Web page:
Japanese or over-wintering onions are handy vegetables to have on your plot when thinking about early vegetables for next year.
They can still be sown now and will be hardy enough to sit out the winter in the vegetable patch, so by next spring they will be in the right place to start growing early.
During the cold winter weather they won’t grow much, if at all, but as soon as the weather warms up they will spurt into growth.
Thanks to the early start they will be ready to harvest around two months before the regular spring sown onions, usually around June.
There’s no need to ripen these onions before harvesting, simply start to use them as soon as they are big enough.
They don’t keep for long, maybe a couple of months, but by then the regular crop of main crop onions will be ready.
Sow the seeds in drills about 9-12 inches (23cm) apart in well prepared soil in the vegetable patch.
Avoid any parts of the plot prone to waterlogging in the winter months.
Keep them weed free and water in dry spells.
Once germinated thin out the onions until you are left with plants about 3-4 inches (10cm) apart in the row.
The thinnings can be used a spring onions adding a bite to salads, sandwiches and stir-fries.
If you don’t want to sow from seed some varieties of over-wintering onions are also available as sets, normally planted at the end of the month.
Other vegetables which can still be sown are spring cabbages.
Sow in modules under cover and they will be ready to harden off and plant out by late autumn.
Some spring cabbages are also good as greens.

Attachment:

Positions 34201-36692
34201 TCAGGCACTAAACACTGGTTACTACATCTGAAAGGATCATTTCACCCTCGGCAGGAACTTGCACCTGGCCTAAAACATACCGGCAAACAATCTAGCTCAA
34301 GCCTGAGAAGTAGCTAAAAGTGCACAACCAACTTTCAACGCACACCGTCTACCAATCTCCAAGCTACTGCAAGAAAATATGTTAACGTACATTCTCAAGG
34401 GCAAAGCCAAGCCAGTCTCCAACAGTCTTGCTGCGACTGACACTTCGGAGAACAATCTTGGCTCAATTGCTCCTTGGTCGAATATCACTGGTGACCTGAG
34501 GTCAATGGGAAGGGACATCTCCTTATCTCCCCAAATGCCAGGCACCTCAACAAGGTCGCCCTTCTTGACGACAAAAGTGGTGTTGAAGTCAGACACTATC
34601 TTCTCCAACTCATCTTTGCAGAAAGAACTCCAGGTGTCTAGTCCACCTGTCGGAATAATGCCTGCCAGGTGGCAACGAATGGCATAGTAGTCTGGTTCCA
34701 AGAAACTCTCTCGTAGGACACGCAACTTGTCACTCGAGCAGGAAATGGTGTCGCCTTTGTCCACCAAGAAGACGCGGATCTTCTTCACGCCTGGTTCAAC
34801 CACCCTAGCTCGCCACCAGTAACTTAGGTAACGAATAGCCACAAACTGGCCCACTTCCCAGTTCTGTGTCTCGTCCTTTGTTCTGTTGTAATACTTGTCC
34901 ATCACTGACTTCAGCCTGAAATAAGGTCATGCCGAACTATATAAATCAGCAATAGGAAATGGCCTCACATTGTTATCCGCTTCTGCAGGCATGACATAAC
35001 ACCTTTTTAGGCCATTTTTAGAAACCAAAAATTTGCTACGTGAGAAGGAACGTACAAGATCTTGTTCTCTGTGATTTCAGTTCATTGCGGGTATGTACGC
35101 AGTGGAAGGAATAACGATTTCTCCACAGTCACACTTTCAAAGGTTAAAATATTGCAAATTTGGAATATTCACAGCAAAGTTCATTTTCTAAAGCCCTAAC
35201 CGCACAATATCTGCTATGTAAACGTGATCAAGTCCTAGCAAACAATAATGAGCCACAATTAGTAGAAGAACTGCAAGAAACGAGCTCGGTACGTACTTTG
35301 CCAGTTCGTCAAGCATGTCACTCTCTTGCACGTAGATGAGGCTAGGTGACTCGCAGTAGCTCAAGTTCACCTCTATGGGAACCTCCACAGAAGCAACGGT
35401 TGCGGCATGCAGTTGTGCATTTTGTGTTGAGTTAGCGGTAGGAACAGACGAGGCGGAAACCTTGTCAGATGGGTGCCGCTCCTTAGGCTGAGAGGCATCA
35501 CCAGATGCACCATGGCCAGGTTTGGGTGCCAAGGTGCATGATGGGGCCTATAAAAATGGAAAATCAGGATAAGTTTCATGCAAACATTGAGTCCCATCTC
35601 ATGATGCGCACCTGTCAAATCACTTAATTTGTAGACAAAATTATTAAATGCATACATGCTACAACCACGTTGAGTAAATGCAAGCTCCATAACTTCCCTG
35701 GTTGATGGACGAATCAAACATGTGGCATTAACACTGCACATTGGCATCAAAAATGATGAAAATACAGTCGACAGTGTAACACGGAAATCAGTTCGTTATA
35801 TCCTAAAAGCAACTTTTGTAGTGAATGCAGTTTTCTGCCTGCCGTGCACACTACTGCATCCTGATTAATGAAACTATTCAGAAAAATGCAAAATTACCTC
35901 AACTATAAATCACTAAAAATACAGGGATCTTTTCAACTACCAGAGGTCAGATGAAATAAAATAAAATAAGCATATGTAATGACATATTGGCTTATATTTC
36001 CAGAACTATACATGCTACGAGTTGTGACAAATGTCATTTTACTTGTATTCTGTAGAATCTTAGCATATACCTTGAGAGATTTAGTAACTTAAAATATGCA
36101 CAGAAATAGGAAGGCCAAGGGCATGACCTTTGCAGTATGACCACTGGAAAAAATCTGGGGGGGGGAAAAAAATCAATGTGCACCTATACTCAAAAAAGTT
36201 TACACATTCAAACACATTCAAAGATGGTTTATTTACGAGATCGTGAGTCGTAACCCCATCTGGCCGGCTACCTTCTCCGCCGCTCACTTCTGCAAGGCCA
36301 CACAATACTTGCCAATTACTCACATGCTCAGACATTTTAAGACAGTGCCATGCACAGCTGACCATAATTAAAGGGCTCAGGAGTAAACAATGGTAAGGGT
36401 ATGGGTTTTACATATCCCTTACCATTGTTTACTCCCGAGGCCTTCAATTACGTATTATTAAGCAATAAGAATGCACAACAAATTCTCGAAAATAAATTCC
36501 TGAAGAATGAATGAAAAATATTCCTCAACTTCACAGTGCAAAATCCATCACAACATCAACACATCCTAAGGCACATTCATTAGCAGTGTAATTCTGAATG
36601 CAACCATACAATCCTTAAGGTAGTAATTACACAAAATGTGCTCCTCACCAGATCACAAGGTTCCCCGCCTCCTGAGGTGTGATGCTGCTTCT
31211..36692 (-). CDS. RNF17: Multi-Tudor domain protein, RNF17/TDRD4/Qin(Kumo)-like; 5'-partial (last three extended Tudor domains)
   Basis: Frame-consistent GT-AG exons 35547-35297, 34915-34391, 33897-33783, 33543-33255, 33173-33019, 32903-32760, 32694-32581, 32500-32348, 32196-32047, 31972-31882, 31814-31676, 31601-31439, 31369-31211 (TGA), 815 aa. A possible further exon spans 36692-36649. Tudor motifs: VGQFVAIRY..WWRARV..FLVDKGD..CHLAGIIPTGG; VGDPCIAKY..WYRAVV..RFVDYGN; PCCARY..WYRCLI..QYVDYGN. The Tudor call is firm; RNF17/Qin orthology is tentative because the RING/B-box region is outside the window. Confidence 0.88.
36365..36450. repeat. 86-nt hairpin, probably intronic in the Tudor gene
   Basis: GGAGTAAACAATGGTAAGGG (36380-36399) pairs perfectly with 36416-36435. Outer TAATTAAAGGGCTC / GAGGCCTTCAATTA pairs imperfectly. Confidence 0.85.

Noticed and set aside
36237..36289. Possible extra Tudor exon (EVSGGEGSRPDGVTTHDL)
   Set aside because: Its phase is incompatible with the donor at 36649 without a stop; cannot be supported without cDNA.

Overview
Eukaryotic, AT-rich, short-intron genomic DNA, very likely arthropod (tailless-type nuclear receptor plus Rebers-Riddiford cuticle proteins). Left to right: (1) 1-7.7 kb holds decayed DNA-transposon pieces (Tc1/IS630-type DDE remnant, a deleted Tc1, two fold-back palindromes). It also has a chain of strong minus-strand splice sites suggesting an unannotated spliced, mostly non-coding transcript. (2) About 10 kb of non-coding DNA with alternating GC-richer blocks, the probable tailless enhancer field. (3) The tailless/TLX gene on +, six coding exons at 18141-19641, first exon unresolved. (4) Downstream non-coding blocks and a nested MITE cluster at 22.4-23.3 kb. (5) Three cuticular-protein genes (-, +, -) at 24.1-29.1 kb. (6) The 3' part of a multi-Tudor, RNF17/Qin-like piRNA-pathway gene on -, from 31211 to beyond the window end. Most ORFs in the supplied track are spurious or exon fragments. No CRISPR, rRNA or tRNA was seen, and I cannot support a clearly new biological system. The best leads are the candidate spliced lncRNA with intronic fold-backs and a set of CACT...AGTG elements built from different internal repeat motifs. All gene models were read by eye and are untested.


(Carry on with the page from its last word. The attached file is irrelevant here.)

Try Duncan or Pixie for reliable early crops.
Direct sow spinach now and it will over-winter for spring harvesting.
Look for hardy varieties or those that are slow to bolt (run to seed).
Lambs lettuce is perfect for autumn and winter salads. Lambs lettuce or corn salad will mature quickly for harvesting throughout the winter months.
It is also good as a cut-and-come-again crop.
Hi Keeper, Radar, Toughball and Senshyu Yellow are all reliable varieties to sow now.
If you are new to allotment growing have a go at these varieties which fill those gaps of home-grown vegetables, because that is the time when supermarket prices are sky high.
As we are now in September, even though hanging baskets are still hanging on, this is the time to think about hanging basket plants for next year.
Remove any basket plants at the end of the month and place in four inch pots.
Trim the foliage back to about three inches and keep the plants just moist and frost free during the winter.
At the beginning of March give the plants a little warmth and a little more water, using tepid water, and it won’t be long before there are new shoots on each plant which can be taken as cuttings, giving free hanging basket plants.
If the plants start into growth during the winter nip out the growing tip of the new shoots and these shoots will then grow side shoots, which can also be used as cuttings.
When watering plants in the greenhouse during the winter months add just a drop or two of Armillatox to the water which will protect plants from mildew which can be a menace during the winter.
Now is a good time to feed flowering shrubs and climbers with sulphate of potash which helps ripen shoots and encourages flower buds to form for next year.
Potash also induces hardiness and helps plants to fight off diseases.
Drinking beetroot juice boosts stamina and helps a person exercise for longer.
A study by researchers at a university shows how the nitrate in beetroot juice leads to a reduction in oxygen uptake, making exercise less tiring.
It was also found that beetroot juice reduces blood pressure.
These findings should be of interest to endurance athletes as well as the elderly or those with heart or lung problems.
We often wonder what older people did before certain medicines were available – maybe this was one of the cures for certain ailments.